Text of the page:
Seattle Mariners Pre-Offseason WAR is 2nd Highest in MLB

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Sep 28, 2014; Seattle, WA, USA; Seattle Mariners starting pitcher

Felix Hernandez

(34) pitches to the Los Angeles Angels during the first inning at Safeco Field. Mandatory Credit: Steven Bisig-USA TODAY Sports

Starting Pitching WAR: 12.0:

This projection for the Mariners is tied for the 2nd-highest in baseball with the Cleveland Indians and behind the stellar rotation of the Washington Nationals.Felix Hernandez  alone accounted for over half the 2015 projection last season (with a 6.2 WAR). Even if Felix comes down to earth and only manages a 5.0 WAR, and Hiashi Iwakuma provides another 3.0+ WAR performances, the M’s would only need a collective 4.0 WAR from the 3-4-5 in the rotation. In only 74.0 innings pitched James Paxton accounted for 1.3 WAR last season. Double his innings and it’s fair to expect 2.0 WAR out of him in 2015. Roenis Elias had 1.3 WAR in over 150 innings pitched. And, assuming Taijuan Walker isn’t traded, it’s reasonable enough to expect a 1.2-1.5 WAR contribution from him next season (Steamer projects him at 1.2 for 2015).

Even putting those numbers together gets roughly 12.5 WAR from the rotation. The Mariners could easily out perform these numbers if the youngsters keep performing or if the M’s get a free agent starting pitcher. But at the same time be wary, because the overwhelming youth of the rotation could at the same time be it’s undoing.

Relief Pitching WAR: 2.1:

The highest relief pitching WAR projection by Steamer is 4.o for the Kansas City Royals. By nature, bullpens are one of the most volatile things in baseball. Even just combining Fernando Rodney‘s (1.2) and Danny Farquhar‘s (0.9) WARs from 2014 would reach this Steamer projection. Not to mention the positive work by Domonic Leone and Carson Smith and Tom Wilhelmsen and Yoervis Medina and Charlie Furbush.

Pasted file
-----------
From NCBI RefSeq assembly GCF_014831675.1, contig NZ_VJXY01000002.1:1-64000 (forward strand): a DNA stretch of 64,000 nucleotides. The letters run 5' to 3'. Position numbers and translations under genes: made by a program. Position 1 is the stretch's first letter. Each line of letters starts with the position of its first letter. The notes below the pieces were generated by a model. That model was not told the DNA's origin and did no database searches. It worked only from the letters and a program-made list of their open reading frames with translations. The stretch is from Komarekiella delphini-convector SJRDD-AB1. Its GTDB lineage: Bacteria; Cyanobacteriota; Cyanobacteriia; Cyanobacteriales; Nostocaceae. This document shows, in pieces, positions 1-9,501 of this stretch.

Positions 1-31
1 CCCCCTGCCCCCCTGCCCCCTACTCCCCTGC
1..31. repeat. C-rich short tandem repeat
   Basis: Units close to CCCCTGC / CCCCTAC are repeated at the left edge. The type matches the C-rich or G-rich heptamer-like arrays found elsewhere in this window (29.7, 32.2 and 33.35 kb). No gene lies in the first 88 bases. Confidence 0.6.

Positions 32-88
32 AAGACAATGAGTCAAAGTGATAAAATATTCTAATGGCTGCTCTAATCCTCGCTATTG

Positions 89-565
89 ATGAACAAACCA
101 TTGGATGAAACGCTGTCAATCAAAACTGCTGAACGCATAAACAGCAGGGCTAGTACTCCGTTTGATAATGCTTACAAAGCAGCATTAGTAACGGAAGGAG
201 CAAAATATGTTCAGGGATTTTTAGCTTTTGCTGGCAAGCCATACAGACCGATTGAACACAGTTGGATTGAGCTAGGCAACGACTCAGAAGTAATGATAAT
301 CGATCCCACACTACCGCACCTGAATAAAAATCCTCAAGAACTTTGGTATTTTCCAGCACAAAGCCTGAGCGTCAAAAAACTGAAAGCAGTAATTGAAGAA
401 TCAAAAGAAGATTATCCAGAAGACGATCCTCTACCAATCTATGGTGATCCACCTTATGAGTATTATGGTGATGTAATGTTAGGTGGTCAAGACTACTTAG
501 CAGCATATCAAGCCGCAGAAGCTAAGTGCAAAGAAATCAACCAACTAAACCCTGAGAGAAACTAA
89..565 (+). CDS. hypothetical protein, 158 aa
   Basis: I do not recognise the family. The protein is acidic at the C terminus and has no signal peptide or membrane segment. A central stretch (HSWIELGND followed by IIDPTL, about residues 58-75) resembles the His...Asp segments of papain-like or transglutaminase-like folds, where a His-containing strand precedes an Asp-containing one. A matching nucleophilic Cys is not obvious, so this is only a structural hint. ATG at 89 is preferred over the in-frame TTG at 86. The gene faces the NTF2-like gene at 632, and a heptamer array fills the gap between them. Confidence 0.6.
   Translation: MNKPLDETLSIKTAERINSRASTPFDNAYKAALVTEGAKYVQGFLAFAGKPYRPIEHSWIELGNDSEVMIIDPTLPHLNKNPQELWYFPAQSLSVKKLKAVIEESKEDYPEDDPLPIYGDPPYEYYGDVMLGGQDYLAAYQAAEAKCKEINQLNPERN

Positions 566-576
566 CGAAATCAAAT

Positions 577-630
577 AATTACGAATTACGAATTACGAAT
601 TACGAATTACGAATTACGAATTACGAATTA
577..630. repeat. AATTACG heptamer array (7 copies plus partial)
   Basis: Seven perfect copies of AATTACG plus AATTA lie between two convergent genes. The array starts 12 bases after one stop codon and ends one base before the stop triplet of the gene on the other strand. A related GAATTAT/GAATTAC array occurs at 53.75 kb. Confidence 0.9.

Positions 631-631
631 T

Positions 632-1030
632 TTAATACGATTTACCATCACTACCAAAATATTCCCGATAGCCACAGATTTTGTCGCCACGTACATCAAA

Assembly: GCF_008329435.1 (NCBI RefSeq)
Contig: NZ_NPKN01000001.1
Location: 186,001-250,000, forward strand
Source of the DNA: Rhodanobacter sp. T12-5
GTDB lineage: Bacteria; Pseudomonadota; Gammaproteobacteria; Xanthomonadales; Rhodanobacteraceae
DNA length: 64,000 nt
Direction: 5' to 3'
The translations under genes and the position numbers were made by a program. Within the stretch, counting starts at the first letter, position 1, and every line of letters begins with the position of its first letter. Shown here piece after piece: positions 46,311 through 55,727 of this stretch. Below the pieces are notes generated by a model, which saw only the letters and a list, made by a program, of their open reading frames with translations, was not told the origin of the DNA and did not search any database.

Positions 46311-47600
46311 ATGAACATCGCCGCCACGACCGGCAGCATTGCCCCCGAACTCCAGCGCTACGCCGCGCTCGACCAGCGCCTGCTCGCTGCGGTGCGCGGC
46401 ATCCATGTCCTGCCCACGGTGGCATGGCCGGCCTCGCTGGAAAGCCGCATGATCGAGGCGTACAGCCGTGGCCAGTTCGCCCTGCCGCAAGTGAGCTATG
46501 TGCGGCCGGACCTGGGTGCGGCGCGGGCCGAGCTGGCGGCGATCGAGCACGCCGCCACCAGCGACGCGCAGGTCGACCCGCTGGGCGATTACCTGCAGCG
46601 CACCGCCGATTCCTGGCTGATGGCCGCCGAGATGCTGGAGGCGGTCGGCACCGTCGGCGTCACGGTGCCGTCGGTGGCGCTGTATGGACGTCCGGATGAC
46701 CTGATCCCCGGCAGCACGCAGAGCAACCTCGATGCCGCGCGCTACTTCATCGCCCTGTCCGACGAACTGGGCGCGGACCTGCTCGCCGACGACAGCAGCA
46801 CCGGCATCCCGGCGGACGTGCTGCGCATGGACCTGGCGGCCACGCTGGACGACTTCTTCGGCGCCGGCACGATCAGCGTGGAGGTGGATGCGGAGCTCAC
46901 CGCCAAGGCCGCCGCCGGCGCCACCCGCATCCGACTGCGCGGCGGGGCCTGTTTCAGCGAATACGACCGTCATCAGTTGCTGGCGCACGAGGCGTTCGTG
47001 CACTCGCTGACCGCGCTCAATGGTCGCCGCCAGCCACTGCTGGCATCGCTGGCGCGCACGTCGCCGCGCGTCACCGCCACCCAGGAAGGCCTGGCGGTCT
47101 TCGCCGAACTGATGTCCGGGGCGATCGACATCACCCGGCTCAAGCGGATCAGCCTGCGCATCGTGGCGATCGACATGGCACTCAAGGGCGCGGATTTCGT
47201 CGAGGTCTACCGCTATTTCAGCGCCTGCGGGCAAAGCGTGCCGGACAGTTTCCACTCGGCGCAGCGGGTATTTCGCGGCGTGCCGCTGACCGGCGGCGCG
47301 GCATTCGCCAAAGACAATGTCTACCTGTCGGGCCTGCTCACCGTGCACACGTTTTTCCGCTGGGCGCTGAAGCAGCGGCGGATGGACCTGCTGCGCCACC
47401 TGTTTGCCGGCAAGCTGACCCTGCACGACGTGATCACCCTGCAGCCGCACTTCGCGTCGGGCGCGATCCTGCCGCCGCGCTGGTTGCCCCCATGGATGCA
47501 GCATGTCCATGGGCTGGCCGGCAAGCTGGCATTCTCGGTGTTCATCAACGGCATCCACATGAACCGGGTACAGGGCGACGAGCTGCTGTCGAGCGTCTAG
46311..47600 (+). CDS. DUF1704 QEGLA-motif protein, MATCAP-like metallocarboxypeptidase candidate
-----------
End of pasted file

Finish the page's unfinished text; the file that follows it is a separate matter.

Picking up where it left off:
This bullpen could easily be worth the rough 3.7 WAR it was in 2014, but again, with it’s youth and the inconsistencies of bullpens, it could be worth 1.0 WAR as well.

So what is there to get out of all these WAR numbers besides interesting anecdotes? On paper, the Mariners have a team that ought to be respected. With key additions in the weakest links, this team could be one built for the playoffs on pitching and defense.

Add it all up and the Mariners are projected to be worth 39.3 WAR in 2015. That’s definitely something worth paying attention to.

WAR is not an absolute indicator of player and team success, but it does lend itself to the quality of play by players. If these WAR projections do become indicators of the Mariners’ 2015 season, expect October baseball in the Pacific Northwest.